Tuesday, July 17, 2007

No Means...Keep Writing?

Another day, another rejection letter.

To outsiders, writers may seem masochistic. Not only do we spend hours and hours working on material, we then send it out into the world to be criticized and rejected. Sometimes it’s sucked into a void and you never hear from the recipient. Ever. You wonder…did this theater even receive my play? Did their Literary Manager suddenly die? Did they hate my play so much there are no words that can be put into a letter or email?

I’ve worked in literary offices, one of them a well-respected and quite busy Off-Broadway house, so I know that sometimes it takes up to six or eight months to respond. This is not unusual. However, there are some theatres where it’s been a year and a half before I heard anything. By that time, what’s the point of sending a letter? I got over the rejection six months ago and then suddenly I get this letter that says, “Hey, just in case you didn’t figure out by now…we don’t want your play…” Gee, thanks.

This past week I have gotten not one, but three letters of rejection. One of them was from my blind submission to a theatre company in Berkeley, another was from a friend running a short play festival in Cleveland (and believe it or not it was more impersonal then the one in Berkeley…) and the other was the Bluecat Screenwriting Competition. Now, the latter wasn’t really a rejection as much as my script didn’t move on past the 10% to the semifinalist circle.

When I worked at this highly-respected Off-Broadway theater, one of my jobs was to write three different yet distinctly pleasant rejection letters that said:

1) Please don’t ever send us anything again…ever
2) Please understand your play is good but won’t work for us and we hope you keep writing
3) Please forgive us for not doing this play now but keep sending us more of your work.

You may notice there’s no letter saying, “Please let us do your play”. That’s because this was a member theater company which did only so many shows a year, many of the slots filled by the ensemble members (of which there were over a hundred or so, including several recognized and brilliant playwrights). There were many wonderful plays that we just couldn’t do. Sometimes we could squeeze people in for a staged reading, but not often.

This is not rare in the theatre world, especially with companies doing new work, and it gives me perspective on the whole rejection thing. I know that it is not a reflection on my talent, on the play, or on the theater company’s tastes. There are many factors involved. Literary Managers are usually swamped and under-staffed (as well as under-paid). And they don’t make final decisions of who does what plays—that job goes to the Artistic Director who may just want to do Hamlet so he can cast his new young girlfriend as Ophelia. It’s just like auditioning—sometimes the best actor in the world is still wrong for the part. An actor perfect for Stanley Kowalski is probably not right for King Lear.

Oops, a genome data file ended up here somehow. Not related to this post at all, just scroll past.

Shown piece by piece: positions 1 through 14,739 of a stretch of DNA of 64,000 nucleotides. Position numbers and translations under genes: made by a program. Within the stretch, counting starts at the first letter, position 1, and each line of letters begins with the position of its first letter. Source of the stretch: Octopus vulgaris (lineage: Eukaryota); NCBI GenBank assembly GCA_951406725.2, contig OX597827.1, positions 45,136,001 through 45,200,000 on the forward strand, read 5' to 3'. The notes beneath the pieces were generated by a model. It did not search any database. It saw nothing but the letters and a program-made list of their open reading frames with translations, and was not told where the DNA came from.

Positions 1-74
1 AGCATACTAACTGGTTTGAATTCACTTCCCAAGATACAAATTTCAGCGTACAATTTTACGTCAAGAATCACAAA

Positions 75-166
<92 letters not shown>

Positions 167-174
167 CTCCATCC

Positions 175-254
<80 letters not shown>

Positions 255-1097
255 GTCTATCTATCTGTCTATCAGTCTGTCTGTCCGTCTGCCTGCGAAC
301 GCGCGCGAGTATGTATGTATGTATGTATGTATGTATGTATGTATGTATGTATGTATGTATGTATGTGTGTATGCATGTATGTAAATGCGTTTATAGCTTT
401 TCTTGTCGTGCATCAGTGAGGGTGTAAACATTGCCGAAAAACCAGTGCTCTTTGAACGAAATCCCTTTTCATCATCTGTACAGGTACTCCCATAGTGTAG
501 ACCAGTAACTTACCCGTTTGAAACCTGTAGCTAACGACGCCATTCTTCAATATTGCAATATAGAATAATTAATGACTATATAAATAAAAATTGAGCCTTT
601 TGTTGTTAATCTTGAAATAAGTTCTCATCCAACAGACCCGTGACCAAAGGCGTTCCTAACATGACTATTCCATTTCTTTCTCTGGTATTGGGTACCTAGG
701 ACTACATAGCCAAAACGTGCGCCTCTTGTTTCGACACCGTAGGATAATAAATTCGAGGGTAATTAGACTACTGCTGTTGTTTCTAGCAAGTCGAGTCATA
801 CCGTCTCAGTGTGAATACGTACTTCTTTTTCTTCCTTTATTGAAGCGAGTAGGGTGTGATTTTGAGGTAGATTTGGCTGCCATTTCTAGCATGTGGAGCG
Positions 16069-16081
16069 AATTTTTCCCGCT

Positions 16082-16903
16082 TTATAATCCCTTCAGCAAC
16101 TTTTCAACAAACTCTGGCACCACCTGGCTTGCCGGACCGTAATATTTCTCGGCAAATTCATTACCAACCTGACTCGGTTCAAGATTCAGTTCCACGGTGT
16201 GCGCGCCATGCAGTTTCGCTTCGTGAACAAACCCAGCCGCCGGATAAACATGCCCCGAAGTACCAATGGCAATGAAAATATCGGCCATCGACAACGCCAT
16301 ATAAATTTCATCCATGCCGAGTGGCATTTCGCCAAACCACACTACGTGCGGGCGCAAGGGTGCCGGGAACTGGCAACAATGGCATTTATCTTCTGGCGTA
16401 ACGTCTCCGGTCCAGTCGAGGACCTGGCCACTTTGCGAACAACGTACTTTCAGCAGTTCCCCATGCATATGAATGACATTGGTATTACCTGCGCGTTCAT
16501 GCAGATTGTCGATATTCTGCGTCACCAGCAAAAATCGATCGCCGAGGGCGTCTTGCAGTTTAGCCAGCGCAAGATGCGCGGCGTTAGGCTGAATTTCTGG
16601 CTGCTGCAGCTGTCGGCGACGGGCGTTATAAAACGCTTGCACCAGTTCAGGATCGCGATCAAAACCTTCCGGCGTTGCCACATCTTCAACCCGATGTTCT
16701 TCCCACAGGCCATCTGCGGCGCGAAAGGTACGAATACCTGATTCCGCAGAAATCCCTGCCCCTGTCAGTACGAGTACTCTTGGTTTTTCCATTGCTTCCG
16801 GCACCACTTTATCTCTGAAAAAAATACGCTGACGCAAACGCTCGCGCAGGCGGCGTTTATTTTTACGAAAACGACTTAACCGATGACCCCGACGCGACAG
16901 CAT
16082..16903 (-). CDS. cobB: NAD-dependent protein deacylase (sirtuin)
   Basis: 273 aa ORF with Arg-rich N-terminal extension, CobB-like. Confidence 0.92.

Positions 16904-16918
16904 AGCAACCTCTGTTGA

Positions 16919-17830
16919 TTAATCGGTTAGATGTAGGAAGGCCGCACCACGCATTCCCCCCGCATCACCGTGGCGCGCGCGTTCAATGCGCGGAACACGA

But still…when I see my name and the words “not at this time” or “sorry, but…”…it messes with me. It jabs at my psyche and pokes at my confidence. Just ask my wife, Lisa, who must deal with my ups and downs of acceptance/rejection. I start to feel like the only person I’m writing plays for is my self. Of course, this isn’t true. I have had many productions, won awards, and been published. People have read or seen my plays and told me they’ve liked them and I have no reason to believe they were lying. But these successes disappear under the shadow of a rejection. I mean, seriously, why can’t everyone like my work? I tell myself not everyone likes Samuel Beckett. Not everyone gets Pinter. Some people can’t watch Chekhov or Shakespeare. I tell myself that Van Gogh never sold a painting. This, however, does not comfort me because I don’t like being poor. Besides, I don’t want to be Van Gogh. I want to be a writer who gets produced and possibly paid once in awhile, not when I’m dead, but now, while I’m still alive to enjoy some of the royalties. I don’t think that’s too much to ask.

So I mope. And I mope some more. Sometimes I even do say, “no one understands my work…” But luckily I don’t mope for too long…well, not forever, that is…I probably wouldn’t mope as long as I do if my wife wasn’t so pleasantly understanding. She really should just slap me and say, “Dennis, stop being a crybaby, just shut up and deal with it”. Gary Garrison, a great writer and teacher was at a party once and complaining to some old lesbian all his woes and she quickly retorted, “Honey, no one asked you to be a writer”. I love that. This is my choice. I don’t have to write (and trust me, I have thought about quitting many, many times…). Ultimately, this idea hits me and I get back to work. This past weekend I wrote two short plays for a Mamet competition for a local theater. They’re very fun and funny (I think so, anyway). But I know this theater company is looking for a late night mix of short plays—will my plays fit into the mix? I have no idea. I can’t know. But I was glad to write them nonetheless. I’ll send it off and wait to hear from them. Maybe they’ll get back to me. Maybe not. I keep working just the same.

Craig Lucas said “the act of writing is an act of hope”. Writers are about nurturing potential. Every person we meet is a potential character. Every idea is a potential play. Every play sent out is a potential opportunity. And every rejection letter is a potential contact to which you should submit again.

So I save my rejection letters in a little pile and I notate it in my spreadsheet which tracks what I’ve sent out and to who. Then I keep writing.

Because that’s what I do…I’m a writer.

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